I know all about \XeTex, but that is for inputting the actual glyph (i.e. typing the Cree gylph for ¨ma¨).

Rather at :http://www.languagegeek.com/algon/cree one can download truetype fonts, but all we know is that the coding follows Unicode. I want to input usinng latin characters (much more useful if you are not a native speaker of the language or for linguistics). Thus I want to define \ma = \char[number] = glyph for ¨ma¨.

But to do this I have no the \char[number].

All the conversion tools for tex fonts (ttf2xxxx etc) seem to be for Latin encoding. There must be a way of using the knowledge of the Unicode mapping to create the \TeX [I use TeXLive on Mageia Linux]

  • 1
    Welcome to TeX SE! Sounds like you want XeLaTeX/LuaLaTeX with fontspec?
    – cfr
    May 10 '15 at 14:50

This is much easier with xetex or luatex than pdftex. I'm on windows and seem to have a font Euphemia with this script (which I can not read, sorry) so I hope the following looks OK.

I took a couple of lines from the site that you referenced and set them with xetex, firstly just copying the characters directly and secondly using tex macros with ASCCI names. I just made up the names taking the Unicode name minus canadian syllablics and changing prefixes such as west-cree to WC to produce a valid TeX name.

enter image description here






ᐁᐏᐊᒋᒧᐢᑖᑕᑯᐠ ᐁᑭ ᐃᑖᐸᐦᑕᒫᐣ ᐁᐏᑕᒪᑯᐏᔭᕁ ᐁᑐᑫ ᑕᐣᓯ ᓂᑲᐣ ᐁᐏᐊᑕᔨᐢᐸᔨᐠ ᐊᓄᐦᐨ ᑭᒥᔭᐢᑲᒧᐸᔨᑭ ᐅᒪ
ᑲᒥᔪᐢᑲᒥ ᐏᑭᑎᒪᑭᓇᑯᐏᓯᐤ ᐊᔨᓯᔨᓂᐤ ᐊᐦᐳ ᑲᑯᓯᐟ ᑭᑕᒥᔺᔭᐤ᙮





I note that I'm missing a few characters, the first line after the rule should match the first line, but hopefully this shows a basic technique, and it would be easier for someone who can read the script.

  • If you're using XeTeX anyway, what's the use of using character codes, rather than the actual symbol in the macro definitions? It certainly makes them easier to check for errors. Also, for text input using only macros, I hear someone wrote xspace, which might be really helpful...
    – Alan Munn
    May 10 '15 at 15:46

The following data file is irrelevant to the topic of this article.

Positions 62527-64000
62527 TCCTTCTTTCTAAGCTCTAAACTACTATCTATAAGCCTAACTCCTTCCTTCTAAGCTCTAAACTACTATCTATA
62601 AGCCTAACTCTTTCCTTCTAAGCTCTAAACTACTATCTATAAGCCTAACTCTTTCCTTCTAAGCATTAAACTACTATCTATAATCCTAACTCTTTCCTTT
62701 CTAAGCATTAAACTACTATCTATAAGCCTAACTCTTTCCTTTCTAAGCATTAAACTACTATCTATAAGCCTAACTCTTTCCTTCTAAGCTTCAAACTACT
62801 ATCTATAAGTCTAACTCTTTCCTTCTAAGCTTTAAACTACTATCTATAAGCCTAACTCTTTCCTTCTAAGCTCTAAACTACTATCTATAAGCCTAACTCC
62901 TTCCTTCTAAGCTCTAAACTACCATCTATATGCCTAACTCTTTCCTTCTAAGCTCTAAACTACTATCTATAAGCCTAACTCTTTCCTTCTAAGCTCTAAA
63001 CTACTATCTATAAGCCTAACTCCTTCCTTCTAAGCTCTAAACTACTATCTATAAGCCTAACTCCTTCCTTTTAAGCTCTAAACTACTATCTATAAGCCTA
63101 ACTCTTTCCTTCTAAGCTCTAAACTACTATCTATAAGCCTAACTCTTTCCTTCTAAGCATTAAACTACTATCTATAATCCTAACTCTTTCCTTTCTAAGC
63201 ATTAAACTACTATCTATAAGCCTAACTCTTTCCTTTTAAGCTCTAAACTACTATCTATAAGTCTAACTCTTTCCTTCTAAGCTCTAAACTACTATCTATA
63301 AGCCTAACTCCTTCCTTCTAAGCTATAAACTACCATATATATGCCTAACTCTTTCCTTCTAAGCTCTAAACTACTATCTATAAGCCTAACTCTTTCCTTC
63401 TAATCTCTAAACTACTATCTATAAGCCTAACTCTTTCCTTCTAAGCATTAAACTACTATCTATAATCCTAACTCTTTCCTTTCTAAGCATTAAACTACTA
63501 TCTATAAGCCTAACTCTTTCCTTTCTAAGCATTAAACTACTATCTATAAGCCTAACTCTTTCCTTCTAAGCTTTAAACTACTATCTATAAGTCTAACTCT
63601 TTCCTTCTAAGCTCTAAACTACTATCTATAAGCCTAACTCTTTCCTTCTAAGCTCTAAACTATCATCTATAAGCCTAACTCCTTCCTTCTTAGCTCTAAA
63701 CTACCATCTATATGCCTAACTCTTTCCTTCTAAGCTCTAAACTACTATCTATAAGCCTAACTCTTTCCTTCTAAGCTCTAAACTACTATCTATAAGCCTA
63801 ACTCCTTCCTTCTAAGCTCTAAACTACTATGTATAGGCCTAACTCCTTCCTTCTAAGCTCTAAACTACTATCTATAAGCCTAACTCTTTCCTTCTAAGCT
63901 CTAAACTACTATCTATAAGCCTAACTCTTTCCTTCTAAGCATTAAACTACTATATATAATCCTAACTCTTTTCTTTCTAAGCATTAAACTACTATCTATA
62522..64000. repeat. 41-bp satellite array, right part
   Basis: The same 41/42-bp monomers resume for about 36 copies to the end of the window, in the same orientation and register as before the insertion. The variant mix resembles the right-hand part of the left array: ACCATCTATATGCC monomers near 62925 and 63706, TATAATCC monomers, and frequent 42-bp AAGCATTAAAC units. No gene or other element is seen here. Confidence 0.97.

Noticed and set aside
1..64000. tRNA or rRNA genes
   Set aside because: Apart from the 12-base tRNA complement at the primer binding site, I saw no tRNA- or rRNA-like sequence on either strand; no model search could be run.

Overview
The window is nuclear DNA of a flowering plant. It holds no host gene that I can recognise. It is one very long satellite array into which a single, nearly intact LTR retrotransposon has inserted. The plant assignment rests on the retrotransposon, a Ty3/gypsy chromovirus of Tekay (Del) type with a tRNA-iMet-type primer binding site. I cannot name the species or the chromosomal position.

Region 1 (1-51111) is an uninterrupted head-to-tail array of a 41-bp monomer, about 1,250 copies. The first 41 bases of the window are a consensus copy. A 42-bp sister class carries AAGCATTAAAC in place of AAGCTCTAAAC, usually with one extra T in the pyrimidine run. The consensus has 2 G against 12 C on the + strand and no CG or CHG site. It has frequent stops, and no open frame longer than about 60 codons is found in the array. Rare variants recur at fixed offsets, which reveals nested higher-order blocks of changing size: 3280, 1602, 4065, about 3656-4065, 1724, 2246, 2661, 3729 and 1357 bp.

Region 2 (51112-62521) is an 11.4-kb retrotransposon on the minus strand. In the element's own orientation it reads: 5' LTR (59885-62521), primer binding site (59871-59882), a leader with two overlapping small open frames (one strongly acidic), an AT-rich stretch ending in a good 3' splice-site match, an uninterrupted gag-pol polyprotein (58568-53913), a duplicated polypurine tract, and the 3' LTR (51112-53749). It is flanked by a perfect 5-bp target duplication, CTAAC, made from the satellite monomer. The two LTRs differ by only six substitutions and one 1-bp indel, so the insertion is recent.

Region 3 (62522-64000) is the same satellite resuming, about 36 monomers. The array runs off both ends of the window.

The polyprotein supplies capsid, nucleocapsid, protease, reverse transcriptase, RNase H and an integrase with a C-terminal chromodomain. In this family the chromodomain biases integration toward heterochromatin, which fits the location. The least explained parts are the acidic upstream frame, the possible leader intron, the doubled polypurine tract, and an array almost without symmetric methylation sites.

• 1
    @DavidCarlisle I think Alan means why \def\a{^^^^140a} instead of \def\a{ᐏ}.
    – Manuel
    May 10 '15 at 16:58
  • @Manuel yes (I deleted my comment) simply because it was easier to generate that form from a unicode list May 10 '15 at 16:59

A comment with an image.

To clarify, Xelatex is not just for inputting characters directly.

In Xelatex, you can enter Latin characters and typeset other characters.

One way is with a mapped font, where, for example, I can say the letters "ke" map to "ᑫ" when using a particular font.

mapped font

This is especially useful when there is no keyboard available in the other script, or learning how to use it takes time.

\setmainfont{Noto Serif}
\newfontface\translitc[Mapping=latin-to-cansyll,Colour=blue]{Noto Sans Canadian Aboriginal}
ke {\translitc ke} ki {\translitc ki} ko {\translitc ko} ka {\translitc ka }


A mapping file looks like this:

; TECkit mapping for TeX input conventions <-> Unicode characters

LHSName "latin-to-cansyll" 


; ligatures from Knuth's original CMR fonts
U+002D U+002D           <>  U+2013  ; -- -> en dash
U+002D U+002D U+002D    <>  U+2014  ; --- -> em dash

U+0027          <>  U+2019  ; ' -> right single quote
U+0027 U+0027   <>  U+201D  ; '' -> right double quote
U+0022           >  U+201D  ; " -> right double quote

U+0060          <>  U+2018  ; ` -> left single quote
U+0060 U+0060   <>  U+201C  ; `` -> left double quote

U+0021 U+0060   <>  U+00A1  ; !` -> inverted exclam
U+003F U+0060   <>  U+00BF  ; ?` -> inverted question

; additions supported in T1 encoding
U+002C U+002C   <>  U+201E  ; ,, -> DOUBLE LOW-9 QUOTATION MARK
U+003C U+003C   <>  U+00AB  ; << -> LEFT POINTING GUILLEMET
U+003E U+003E   <>  U+00BB  ; >> -> RIGHT POINTING GUILLEMET

U+006B U+0065   <> U+146B     ;  ᑫ ke
U+006B U+0069   <> U+146D     ;  ᑭ ki
U+006B U+006F   <> U+146F     ;  ᑯ ko
U+006B U+0061   <> U+1472     ;  ᑲ ka

It is a text file with a .map extension, which is compiled into a binary .tec file with teckit_compile.exe, and the .tec file is called in via the Mapping= option for the font.

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